As 9News reports:
The group Colorado For Equal Rights is trying to get a measure on a Colorado ballot that would essentially ban abortion statewide.
The group defines a person as any human being from the moment of fertilization. A co-sponsor of the bill says the group’s definition of a life’s beginning is the premise for the initiative.
“I am not against a woman’s right to choose. I don’t believe that’s the issue here,” said Kristine Burton, Colorado For Equal Rights…
…A representative of several groups opposing the ballot initiative says an appeal is planned.
“This initiative takes a dangerous approach in letting the government make personal, moral and medical decisions for women and their families,” said Jacy Montoya, Executive Director of Colorado Organization for Latina Opportunity and Reproductive Rights.
The measure would also outlaw many forms of contraception that prevent pregnancy between fertilization and implantation.
“If an egg is fertilized, we would protect it from the moment of fertilization,” said Burton.
Opponents question the definition of life provided by the bill’s co-sponsors.
“If you’re from a different faith tradition or different moral tradition, fertilization is not when life begins,” said Montoya.
Proponents say their measure would protect the constitutional rights of a human being, before he or she is born.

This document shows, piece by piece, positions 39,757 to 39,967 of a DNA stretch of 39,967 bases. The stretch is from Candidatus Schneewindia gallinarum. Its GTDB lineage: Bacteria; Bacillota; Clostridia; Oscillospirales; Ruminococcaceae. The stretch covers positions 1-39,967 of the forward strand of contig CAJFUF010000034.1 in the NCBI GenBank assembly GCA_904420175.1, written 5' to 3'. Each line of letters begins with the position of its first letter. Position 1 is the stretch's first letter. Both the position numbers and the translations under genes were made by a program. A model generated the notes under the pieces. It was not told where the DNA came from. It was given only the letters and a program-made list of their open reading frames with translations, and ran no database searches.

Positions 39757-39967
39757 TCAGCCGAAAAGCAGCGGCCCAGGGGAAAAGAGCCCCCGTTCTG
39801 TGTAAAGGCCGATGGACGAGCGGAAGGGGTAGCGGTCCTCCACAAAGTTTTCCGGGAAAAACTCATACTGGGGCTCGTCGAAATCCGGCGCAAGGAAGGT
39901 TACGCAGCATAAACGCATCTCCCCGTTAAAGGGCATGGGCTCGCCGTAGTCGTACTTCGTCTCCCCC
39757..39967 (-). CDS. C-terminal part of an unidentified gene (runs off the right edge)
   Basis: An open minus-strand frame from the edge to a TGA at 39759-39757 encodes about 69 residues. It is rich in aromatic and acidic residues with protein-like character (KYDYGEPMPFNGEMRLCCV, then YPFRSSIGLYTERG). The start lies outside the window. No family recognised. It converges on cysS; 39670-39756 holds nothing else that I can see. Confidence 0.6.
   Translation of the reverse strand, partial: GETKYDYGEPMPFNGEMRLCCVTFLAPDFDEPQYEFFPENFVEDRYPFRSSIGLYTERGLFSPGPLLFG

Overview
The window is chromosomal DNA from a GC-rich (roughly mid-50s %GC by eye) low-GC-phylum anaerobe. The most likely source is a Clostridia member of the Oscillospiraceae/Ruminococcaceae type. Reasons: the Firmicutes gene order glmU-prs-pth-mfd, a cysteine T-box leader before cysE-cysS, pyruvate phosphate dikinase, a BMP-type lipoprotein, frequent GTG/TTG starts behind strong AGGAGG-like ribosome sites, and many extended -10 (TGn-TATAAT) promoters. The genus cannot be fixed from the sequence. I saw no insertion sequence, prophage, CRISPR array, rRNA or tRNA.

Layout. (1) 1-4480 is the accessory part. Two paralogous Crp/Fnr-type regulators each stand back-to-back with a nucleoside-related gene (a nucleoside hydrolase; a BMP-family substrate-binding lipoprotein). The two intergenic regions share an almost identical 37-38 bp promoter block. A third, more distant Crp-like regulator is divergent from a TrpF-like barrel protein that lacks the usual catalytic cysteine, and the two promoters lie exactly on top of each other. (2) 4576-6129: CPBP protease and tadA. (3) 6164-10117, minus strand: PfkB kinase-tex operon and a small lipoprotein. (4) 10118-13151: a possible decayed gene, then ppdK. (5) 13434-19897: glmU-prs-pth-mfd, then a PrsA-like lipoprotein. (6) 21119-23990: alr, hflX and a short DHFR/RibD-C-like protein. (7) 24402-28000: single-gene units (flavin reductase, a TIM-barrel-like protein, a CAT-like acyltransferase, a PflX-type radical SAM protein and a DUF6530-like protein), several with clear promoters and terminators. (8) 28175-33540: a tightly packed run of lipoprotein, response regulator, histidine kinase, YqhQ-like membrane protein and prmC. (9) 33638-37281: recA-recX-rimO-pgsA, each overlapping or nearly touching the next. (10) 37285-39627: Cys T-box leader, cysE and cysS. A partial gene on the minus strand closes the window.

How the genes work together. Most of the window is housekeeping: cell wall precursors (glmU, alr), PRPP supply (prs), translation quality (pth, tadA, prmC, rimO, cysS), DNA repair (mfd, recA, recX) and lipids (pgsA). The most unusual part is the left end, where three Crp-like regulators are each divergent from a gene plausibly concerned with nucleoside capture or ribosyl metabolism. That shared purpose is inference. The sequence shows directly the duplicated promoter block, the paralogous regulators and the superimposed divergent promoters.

“If an unborn child, from the moment of fertilization, is a human being, they deserve protection under the laws just like any other human being,” said Burton.
I understand the political strategy of this initiative, because if you define a fertilized egg as a human being then you’ve got a good argument that abortion is murder. Nevertheless, I don’t think this measure has a snowball’s chance in hell of passing if it makes it on the ballot, if for no other reason than the fact that Colorado is actually a pro-choice state (by a very slim margin).
The other reason I don’t think it will pass is because, quite frankly, it sounds silly. According to that last quote above from Burton, a fertilized egg should have the same protection under the laws just like any other human being.
Let me repeat that: A fertilized egg should be considered no different than you or me.
That’s an interesting idea, but it brings up a lot of questions. Does that mean that the egg will need to apply for a social security card? Can you claim the egg as a dependent on your taxes, even if you won’t give birth for several months after the new year? If you have a miscarriage, do you report it as a suicide? Does the census bureau have to reconfigure its population estimates to include eggs?
Sure, those questions may sound silly, but you can’t claim that a fertilized egg is a human being and then pick and choose which rights and laws it must obey. If an egg is really to be thought of as a human being, then what are the answers to those questions above? Yes, yes, yes and yes.
The idea that a fertilized egg is a human being is a quaint idea, but it’s not as simple as opponents of abortion would like it to sound. If you declare an egg to be a human being, there are a lot more implications than whether or not you will be successful in trying to ban abortion.